The car dealer told me the car worth $3900.00, I am paying him $279.17 for 19 months. That's $5304.23. Am I getting ripped off? If so, is there any way to fix it?

  • 6
    Yes you are getting ripped off. What a horrible interest rate even for poor credit
    – Eric
    Sep 4, 2016 at 8:26
  • 1
    Did you shop anywhere else for credit? Sep 4, 2016 at 11:53
  • 2
    You need to specify what state or country you're in, because the laws on interest rates and consumer contracts can vary pretty wildly. If you're paying that kind of interest then my suspicion is that you're dealing with a "buy here - pay here" car lot because your credit is not very good. Still, many states have limitations on what kind of interest rate you can be charged, so make sure to update your question to reflect this in order to get the best answers. Sep 5, 2016 at 14:33
  • 2
    $3900 at 24.9% is "only" a payment of $250.47. There would need to be a loan of $4346.83 to get up to that payment at that rate. Does the paperwork show other costs of $446.83? Sep 6, 2016 at 13:00
  • 2
    @Eric depending on the country it is not a bad rate. Is it USA? Sep 6, 2016 at 14:53

3 Answers 3


If you are a subprime borrower, that may not be an unreasonable rate given the risk they are accepting. In any case, it's what you agreed to.

As others have said, you could/should have shopped elsewhere for the loan.

In fact, you can still shop elsewhere for a loan to refinance that vehicle and thus lower the rate, unless the existing loan has equally obnoxious rules about that.

  • Another possible issue with refinancing is that the car may be upside down - the amount owed exceeds the car's value. This is particularly likely if the dealer's number of $3,900 was inflated (which would not be surprising). OP may want to check the Blue Book value for the car. If it is upside down, they'd have to come up with enough cash to pay off the difference between the balance owed and the amount another lender is willing to loan them. Sep 5, 2016 at 21:11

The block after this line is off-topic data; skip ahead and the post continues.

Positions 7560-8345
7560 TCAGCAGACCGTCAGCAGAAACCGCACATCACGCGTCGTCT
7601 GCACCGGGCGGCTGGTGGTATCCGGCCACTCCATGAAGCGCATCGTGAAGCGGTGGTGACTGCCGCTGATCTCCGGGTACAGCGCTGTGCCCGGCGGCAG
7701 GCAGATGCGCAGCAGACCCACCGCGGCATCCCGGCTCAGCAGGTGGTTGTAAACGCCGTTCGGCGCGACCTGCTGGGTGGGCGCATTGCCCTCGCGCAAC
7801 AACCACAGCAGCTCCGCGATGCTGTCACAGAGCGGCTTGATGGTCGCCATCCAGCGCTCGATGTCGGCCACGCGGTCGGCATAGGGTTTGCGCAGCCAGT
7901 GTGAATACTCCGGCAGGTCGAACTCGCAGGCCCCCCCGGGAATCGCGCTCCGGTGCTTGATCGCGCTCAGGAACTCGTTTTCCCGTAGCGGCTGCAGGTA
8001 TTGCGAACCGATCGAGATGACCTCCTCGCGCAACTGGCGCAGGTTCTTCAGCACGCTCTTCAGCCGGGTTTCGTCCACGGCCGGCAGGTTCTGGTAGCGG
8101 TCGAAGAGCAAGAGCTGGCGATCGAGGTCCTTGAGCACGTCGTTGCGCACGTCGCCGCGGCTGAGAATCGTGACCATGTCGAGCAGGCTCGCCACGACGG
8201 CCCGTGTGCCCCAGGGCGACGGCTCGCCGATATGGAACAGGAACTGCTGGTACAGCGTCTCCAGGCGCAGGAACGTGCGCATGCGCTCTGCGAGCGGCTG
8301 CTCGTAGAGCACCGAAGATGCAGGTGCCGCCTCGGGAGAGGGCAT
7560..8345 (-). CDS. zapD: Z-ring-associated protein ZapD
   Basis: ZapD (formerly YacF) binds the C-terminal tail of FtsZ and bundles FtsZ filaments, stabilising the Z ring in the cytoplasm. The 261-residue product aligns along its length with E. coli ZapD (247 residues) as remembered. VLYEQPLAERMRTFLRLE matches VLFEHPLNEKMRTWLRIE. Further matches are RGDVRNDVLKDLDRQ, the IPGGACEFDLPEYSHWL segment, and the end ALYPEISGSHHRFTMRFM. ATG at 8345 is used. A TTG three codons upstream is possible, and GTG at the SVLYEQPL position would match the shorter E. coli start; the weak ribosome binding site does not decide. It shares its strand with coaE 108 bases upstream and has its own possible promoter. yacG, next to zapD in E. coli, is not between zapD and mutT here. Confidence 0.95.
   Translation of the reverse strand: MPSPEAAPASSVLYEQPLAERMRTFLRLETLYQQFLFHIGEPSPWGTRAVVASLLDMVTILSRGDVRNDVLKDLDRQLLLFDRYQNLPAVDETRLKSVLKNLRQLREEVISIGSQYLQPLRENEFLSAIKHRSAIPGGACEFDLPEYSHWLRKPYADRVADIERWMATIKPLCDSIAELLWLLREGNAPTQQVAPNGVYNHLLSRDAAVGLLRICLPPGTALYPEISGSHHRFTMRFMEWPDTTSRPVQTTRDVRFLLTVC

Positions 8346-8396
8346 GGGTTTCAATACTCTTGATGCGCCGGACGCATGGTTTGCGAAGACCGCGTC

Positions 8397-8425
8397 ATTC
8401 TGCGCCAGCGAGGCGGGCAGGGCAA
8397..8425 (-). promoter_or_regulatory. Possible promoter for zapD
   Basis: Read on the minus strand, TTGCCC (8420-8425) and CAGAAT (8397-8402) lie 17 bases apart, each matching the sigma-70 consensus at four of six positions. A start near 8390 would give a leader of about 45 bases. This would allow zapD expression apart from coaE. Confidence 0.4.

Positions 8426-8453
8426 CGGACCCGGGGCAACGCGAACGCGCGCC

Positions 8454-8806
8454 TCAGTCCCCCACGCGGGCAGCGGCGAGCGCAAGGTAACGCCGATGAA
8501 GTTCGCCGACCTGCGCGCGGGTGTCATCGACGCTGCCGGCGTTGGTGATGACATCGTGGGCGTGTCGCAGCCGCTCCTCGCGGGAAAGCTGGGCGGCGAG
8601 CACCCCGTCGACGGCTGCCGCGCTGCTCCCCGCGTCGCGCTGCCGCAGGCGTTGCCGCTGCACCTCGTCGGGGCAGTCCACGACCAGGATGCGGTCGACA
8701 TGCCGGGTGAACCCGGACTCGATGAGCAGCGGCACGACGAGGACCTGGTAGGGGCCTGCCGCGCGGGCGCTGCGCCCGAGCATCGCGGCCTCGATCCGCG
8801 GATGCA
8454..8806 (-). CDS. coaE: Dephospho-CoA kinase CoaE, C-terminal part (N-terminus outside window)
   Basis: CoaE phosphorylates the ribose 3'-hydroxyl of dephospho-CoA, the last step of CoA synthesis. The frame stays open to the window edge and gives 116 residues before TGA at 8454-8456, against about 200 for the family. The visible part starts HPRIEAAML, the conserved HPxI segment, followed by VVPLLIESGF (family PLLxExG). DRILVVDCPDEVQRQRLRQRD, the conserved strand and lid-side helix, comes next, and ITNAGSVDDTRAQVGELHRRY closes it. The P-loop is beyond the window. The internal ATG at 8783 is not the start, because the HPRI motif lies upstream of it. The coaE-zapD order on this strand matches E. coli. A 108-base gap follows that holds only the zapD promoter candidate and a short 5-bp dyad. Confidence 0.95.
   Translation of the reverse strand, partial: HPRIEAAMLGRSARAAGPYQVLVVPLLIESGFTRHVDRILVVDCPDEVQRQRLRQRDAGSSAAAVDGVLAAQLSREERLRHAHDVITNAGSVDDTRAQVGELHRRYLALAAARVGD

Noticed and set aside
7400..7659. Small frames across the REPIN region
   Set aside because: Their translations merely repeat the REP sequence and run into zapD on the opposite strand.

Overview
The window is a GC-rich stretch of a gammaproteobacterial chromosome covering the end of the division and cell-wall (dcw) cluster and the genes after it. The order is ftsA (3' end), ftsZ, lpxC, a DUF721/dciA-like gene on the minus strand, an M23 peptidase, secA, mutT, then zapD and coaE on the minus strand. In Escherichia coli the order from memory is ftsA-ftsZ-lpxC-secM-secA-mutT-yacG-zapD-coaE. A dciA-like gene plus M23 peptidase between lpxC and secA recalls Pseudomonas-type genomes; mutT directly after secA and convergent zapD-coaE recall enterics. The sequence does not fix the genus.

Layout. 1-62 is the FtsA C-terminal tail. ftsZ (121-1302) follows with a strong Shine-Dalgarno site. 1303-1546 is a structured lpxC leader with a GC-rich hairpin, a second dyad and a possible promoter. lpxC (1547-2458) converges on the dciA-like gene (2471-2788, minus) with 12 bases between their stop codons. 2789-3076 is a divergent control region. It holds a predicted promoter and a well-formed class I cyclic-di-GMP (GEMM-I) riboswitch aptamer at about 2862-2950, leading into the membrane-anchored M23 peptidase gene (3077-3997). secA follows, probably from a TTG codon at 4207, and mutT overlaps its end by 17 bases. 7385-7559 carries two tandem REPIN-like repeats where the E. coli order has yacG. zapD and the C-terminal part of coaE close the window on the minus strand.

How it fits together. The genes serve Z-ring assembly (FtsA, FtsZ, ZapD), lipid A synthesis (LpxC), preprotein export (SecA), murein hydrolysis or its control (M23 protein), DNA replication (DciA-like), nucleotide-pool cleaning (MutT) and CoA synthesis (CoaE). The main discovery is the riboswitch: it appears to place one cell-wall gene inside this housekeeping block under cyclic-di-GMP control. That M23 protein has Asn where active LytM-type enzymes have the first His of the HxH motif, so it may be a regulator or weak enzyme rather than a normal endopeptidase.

You could look into refinancing with a bank or credit union. But to weed out options quickly, use a service like LendingTree, which can vet multiple options for you a whole lot more quickly than you could probably do yourself. (I don't work for, or get any benefit from LendingTree.) Whatever you do, try to do all the applying within a short span of time, as to not negatively affect your credit score (read here) by creating extraneous inquiries.

Then again, if your credit sucks, you might not qualify for a re-fi. If you are turned down, make your payments on time for six months or so, and try again.


Anytime you borrow money at that rate, you are getting ripped off.

One way to rectify this situation is to pay the car off as soon as possible. You can probably get a second job that makes $1000 per month. If so you will be done in 4 months. Do that and you will pay less than $300 in interest. It is a small price to pay for an important lesson.

While you can save some money refinancing, working and paying the loan off is, in my opinion a better option. Even if you can get the rate down to 12%, you are still giving too much money to banks.

  • 1
    Absolutely agree that doing whatever can be done to pay that of asap is the better option. Interest rates are typically higher for used cars than new ones and without good credit they will be higher still. An extra job for a period of time to pay that loan off quickly will be better than a refinance to half the rate and paying it off as scheduled.
    – homer150mw
    Sep 6, 2016 at 15:12

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